SACRAMENTO, CA — Since 1973, California Environmental Voters (EnviroVoters) has released our annual California Environmental Scorecard. For over 50 years, it has served as a key educational, transparency, and accountability resource for voters to get a view on how well their elected representatives are truly acting on climate and, today, EnviroVoters released its 2023 Scorecard.

Following a historic year of action in 2022, our state again took some monumental strides forward in 2023. But with every two steps forward, California took a step back undercutting our own progress. This pushed California from an A- grade (91%) in 2022 down to a B grade (86%) in 2023.

Major victories in 2023 include the passage and signing of Senate Bill 253 and Senate Bill 261, as well as establishing the Advanced Clean Fleets rule. But our state also cut critical climate funding, extended and expanded fossil gas plants, weakened environmental protection laws through the trailer bill process, and eleven critical bills were vetoed. 

“California’s climate action in 2023 was two steps forward and one step back. While our leaders made historic progress in some areas, it was undercut with devastating anti-environmental action in other areas. Every year, we have to ask more from our government leaders than we’ve ever had to — our future depends on it.” said Mary Creasman, Chief Executive Officer, EnviroVoters. “We’re counting on our leaders to go big in 2024.” 

“As Speaker of the California State Assembly, I am committed to working with my colleagues to elevate innovative climate solutions and further cement our state’s reputation as a world leader in climate action. California has strengthened protections for our most vulnerable residents and disadvantaged communities, and I am determined to further our state’s role in shaping environmental and climate policies that benefit all,” said Speaker Robert Rivas, a member of the 2023 Climate Action Caucus and the Courageous Captain.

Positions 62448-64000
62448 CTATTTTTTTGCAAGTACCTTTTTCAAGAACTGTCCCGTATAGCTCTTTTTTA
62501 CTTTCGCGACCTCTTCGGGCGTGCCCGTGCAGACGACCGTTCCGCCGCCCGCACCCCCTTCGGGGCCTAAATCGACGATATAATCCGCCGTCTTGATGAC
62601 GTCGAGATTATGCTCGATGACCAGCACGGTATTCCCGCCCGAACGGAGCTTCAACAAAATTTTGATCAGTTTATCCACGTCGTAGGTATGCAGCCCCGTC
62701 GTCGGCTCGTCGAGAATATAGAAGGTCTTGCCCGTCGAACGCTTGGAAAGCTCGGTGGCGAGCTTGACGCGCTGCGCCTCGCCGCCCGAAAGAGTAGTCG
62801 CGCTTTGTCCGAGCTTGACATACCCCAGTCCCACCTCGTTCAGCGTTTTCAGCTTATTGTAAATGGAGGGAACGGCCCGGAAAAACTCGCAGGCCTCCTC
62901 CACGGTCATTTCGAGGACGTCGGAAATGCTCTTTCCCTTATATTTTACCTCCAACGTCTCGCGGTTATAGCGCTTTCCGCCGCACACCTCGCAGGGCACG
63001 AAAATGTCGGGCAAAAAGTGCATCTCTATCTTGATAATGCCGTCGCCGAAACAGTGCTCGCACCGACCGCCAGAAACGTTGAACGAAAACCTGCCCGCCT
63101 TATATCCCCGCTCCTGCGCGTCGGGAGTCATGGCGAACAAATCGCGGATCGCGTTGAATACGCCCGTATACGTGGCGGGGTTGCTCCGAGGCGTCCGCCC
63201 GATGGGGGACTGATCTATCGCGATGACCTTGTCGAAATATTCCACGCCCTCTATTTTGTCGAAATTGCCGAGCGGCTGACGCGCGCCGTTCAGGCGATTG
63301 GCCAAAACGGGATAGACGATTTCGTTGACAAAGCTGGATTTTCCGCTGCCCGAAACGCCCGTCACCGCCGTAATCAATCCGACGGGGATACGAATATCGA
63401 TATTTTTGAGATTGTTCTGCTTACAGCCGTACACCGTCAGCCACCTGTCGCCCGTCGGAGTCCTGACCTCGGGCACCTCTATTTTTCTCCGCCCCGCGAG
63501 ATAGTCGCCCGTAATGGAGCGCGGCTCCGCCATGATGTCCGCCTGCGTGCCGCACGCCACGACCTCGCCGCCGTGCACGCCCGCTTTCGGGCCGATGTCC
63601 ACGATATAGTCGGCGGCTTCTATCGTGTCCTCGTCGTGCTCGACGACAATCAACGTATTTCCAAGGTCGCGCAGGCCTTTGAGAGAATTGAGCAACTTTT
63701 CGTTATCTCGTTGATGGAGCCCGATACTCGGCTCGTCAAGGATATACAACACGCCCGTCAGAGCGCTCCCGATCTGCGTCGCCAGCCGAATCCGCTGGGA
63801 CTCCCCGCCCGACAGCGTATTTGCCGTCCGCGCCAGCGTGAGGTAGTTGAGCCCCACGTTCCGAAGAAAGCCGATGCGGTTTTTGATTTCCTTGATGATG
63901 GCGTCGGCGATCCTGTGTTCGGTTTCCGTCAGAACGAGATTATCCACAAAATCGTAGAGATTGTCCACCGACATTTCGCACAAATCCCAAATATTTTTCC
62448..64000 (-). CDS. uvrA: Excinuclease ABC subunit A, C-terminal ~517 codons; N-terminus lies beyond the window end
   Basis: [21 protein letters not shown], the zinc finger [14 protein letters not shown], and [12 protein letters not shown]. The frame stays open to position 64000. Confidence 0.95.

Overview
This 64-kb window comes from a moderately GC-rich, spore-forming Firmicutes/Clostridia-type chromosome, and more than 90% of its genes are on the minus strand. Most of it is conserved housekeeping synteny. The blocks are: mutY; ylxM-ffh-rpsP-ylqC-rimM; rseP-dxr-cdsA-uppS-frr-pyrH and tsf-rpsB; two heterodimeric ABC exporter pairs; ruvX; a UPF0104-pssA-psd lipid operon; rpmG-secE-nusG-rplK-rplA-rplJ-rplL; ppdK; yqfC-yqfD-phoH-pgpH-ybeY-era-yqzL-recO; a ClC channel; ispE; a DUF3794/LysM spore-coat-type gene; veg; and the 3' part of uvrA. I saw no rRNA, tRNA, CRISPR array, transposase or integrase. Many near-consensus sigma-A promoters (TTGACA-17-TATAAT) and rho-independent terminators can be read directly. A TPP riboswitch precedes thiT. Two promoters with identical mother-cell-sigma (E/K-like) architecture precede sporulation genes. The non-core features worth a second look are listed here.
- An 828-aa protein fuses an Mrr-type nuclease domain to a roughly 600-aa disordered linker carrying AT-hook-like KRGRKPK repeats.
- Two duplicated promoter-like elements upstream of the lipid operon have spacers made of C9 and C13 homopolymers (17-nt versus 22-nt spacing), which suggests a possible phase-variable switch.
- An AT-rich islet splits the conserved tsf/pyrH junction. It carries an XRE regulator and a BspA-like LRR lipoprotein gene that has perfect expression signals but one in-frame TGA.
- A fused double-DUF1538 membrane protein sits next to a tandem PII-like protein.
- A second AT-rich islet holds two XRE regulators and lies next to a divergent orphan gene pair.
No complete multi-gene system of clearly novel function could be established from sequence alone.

Although corporate polluters continue to influence policy decisions in Sacramento, the newest class of legislators elected are rejecting the influence of Big Oil, reflecting the priority of voters for their leaders to reject dirty money

An analysis included in the Scorecard reveals the average score of legislators who take oil money is 41%, while the average score of legislators who don’t is 96%, and the number of legislators directly taking oil contributions has dropped from 63% in 2022 to 52% in 2023. We’re proud that more than half of the new legislators who don’t take oil money were endorsed by EnviroVoters and replaced legislators who did take oil money.

“The stakes have never been higher for California to get it right on climate policy. I’m proud to be named a champion alongside colleagues I respect so deeply by such an indefatigable force for climate action: EnviroVoters,” said Senator Henry Stern, a member of the 2023 Climate Action Caucus and the Accountability All-Star.

“We have no time to waste when it comes to climate action, and it’s incumbent upon all of us to treat this fight with the urgency it deserves,” said Assemblymember Buffy Wicks, a member of the 2023 Climate Action Caucus and the Water Rights Defender. “I’m proud of the role I’ve played when it comes to housing – because good housing policy is good climate policy. It is imperative that we move forward into 2024 with these priorities hand-in-hand, making it easier to build housing while protecting our natural resources, changing how we think about our transportation investments, and moving toward more sustainable energy systems.”

Science tells us we have less than six years left to address the most severe impacts of climate change. EnviroVoters is calling on legislators to invest in climate solutions at the rate and scale required to address our climate challenge before time runs out at the end of this decade.